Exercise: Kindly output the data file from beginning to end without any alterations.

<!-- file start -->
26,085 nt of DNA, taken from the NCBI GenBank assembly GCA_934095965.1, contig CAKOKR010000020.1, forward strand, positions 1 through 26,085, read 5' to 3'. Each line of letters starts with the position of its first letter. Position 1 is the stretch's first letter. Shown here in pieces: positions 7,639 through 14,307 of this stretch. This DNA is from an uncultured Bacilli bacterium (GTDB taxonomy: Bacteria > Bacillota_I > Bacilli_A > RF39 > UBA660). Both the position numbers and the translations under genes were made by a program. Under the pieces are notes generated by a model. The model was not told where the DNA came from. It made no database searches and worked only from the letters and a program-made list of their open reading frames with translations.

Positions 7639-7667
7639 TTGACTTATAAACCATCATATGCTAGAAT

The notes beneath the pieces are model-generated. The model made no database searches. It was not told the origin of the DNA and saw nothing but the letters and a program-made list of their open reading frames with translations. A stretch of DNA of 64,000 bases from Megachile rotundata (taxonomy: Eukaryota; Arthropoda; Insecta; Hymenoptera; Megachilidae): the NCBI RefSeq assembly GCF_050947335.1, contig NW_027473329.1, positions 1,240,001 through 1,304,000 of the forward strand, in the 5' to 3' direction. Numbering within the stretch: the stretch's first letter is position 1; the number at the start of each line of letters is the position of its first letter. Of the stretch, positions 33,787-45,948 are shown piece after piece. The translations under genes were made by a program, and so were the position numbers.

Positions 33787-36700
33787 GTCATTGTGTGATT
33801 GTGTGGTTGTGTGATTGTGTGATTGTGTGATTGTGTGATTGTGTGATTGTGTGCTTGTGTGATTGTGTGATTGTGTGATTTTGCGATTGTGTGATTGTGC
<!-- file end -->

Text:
26,085 nt of DNA, taken from the NCBI GenBank assembly GCA_934095965.1, contig CAKOKR010000020.1, forward strand, positions 1 through 26,085, read 5' to 3'. Each line of letters starts with the position of its first letter. Position 1 is the stretch's first letter. Shown here in pieces: positions 7,639 through 14,307 of this stretch. This DNA is from an uncultured Bacilli bacterium (GTDB taxonomy: Bacteria > Bacillota_I > Bacilli_A > RF39 > UBA660). Both the position numbers and the translations under genes were made by a program. Under the pieces are notes generated by a model. The model was not told where the DNA came from. It made no database searches and worked only from the letters and a program-made list of their open reading frames with translations.

Positions 7639-7667
7639 TTGACTTATAAACCATCATATGCTAGAAT

The notes beneath the pieces are model-generated. The model made no database searches. It was not told the origin of the DNA and saw nothing but the letters and a program-made list of their open reading frames with translations. A stretch of DNA of 64,000 bases from Megachile rotundata (taxonomy: Eukaryota; Arthropoda; Insecta; Hymenoptera; Megachilidae): the NCBI RefSeq assembly GCF_050947335.1, contig NW_027473329.1, positions 1,240,001 through 1,304,000 of the forward strand, in the 5' to 3' direction. Numbering within the stretch: the stretch's first letter is position 1; the number at the start of each line of letters is the position of its first letter. Of the stretch, positions 33,787-45,948 are shown piece after piece. The translations under genes were made by a program, and so were the position numbers.

Positions 33787-36700
33787 GTCATTGTGTGATT
33801 GTGTGGTTGTGTGATTGTGTGATTGTGTGATTGTGTGATTGTGTGATTGTGTGCTTGTGTGATTGTGTGATTGTGTGATTTTGCGATTGTGTGATTGTGC